Submitted to: National Center for Biotechnology Information (NCBI)
Publication Type: Other
Publication Acceptance Date: 7/25/2007
Publication Date: 7/25/2007
Citation: Hunter, W.B., Hall, D.G. 2007. Ribosomal proteins of the Asian citrus psyllid, Diaphornia citri. National Center for Biotechnology Information (NCBI). http://www.ncbi.nlm.nih.gov/ Accession numbers: DQ675535-DQ673441. Interpretive Summary: The use of genetic markers in the identification and classification of insects is becoming widespread. Genetic markers for the identification of psyllids and psyllid biotypes were lacking and therefore a set of 88 Ribosomal protein sequences were produced and submitted as a psyllid specific dataset into the National Center for Biotechnology Information, NCBI, public database. The Asian citrus psyllid, Diaphorina citri Kuwayama (Hemiptera: Psyllidae) is a small insect that feeds on the sap of citrus trees and is the primary vector of the plant pathogenic bacterium, Candidatus Liberibacter asiaticum, which causes Huanglongbing, HLB, also known as ‘Citrus Greening’. The bacterium, which was recently discovered in Florida, 2005, causes severe economic losses in citrus making reducing the amount of fruit and fruit quality resulting in a bad taste. Genetic markers will aid in the identification of psyllids, and to identify biological control agents which feed upon psyllids by analysis of their gut contents. The use of these markers will also permit monitoring of a wide range of insects considered as beneficial insects which are helping to reduce psyllid populations.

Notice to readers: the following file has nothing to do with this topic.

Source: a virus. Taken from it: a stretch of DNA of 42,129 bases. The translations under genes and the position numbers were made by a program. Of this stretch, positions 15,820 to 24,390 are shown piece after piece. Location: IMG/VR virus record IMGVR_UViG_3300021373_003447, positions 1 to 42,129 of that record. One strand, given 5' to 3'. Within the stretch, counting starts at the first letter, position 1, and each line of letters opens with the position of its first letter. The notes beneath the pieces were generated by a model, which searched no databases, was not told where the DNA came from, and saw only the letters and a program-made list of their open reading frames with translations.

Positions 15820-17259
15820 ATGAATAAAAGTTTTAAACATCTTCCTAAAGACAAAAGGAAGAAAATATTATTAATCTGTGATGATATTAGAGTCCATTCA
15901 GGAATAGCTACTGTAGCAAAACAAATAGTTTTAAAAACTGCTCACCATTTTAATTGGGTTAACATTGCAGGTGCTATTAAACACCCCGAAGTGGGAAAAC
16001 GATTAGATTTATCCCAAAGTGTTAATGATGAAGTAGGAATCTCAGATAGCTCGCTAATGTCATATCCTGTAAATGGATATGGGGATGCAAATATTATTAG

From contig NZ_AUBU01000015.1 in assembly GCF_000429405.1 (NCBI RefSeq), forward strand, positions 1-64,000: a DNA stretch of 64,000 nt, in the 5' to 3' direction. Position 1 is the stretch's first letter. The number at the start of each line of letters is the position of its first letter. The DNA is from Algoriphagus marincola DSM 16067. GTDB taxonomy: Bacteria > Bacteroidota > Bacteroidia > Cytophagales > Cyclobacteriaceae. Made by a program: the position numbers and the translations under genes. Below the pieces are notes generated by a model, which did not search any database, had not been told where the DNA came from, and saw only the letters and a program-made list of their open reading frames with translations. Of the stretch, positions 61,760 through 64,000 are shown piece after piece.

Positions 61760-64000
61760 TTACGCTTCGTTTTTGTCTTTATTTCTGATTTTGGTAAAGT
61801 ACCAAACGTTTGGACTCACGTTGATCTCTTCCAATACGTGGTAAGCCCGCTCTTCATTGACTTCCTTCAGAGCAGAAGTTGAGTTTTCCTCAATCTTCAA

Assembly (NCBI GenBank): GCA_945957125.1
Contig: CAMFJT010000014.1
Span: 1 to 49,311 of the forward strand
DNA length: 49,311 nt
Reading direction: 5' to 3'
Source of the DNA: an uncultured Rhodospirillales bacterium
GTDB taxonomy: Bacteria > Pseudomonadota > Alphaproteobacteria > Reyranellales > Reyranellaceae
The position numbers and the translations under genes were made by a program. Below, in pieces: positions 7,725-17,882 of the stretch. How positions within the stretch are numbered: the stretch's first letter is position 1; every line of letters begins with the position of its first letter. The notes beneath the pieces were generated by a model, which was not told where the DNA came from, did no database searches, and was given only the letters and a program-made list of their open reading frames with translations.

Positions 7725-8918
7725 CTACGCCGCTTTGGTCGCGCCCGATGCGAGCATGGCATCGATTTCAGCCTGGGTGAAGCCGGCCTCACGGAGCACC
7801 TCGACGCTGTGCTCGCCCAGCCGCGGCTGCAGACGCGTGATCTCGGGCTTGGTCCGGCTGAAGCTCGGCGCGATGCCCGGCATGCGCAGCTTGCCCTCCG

Technical Abstract: We developed and sequenced 88 ribosomal protein sequences for their use as genetic markers to monitor and identify current and exotic introductions of psyllids into the U.S.A. The sequences were produced and submitted as a psyllid specific dataset into the National Center for Biotechnology Information, NCBI, public database, accession numbers: DQ765535-DQ673441. The Asian citrus psyllid, Diaphorina citri Kuwayama (Hemiptera: Psyllidae) is currently the only citrus psyllid in the US, but is only one of several species known to transmit the economically important citrus greening disease. The plant pathogenic bacterium, Candidatus Liberibacter asiaticum, was identified in Florida in 2005, and was quickly spread by the psyllid. Commonly referred to as ‘Citrus greening’ the pathogen causes a disease referred to as Huanglongbing, HLB. The pathogen causes the loss of fruit, fruit discoloration and off flavored fruit. HLB is the considered the most serious disease of citrus and causes severe economic losses to citrus industries worldwide. Efforts have been put in place to monitor the spread of the psyllids and the disease, HLB. Traditional control measures of the psyllid have proven to be somewhat effective but are costly. Biological control measurements provide long-term environmentally friendly management tools of insect pests. Using a genomics approach we have been able to identify useable genetic markers within the expression library we prepared from adult psyllids. The use of these genetic sequences enables researchers to monitor psyllids, and to identify their predators which are feeding on psyllids by analyzing their gut contents. The use of these genetic markers also provides researcher a tool to gather information on beneficial insects and the seasonality of predator prey interactions which is an important element in the management of insect pests.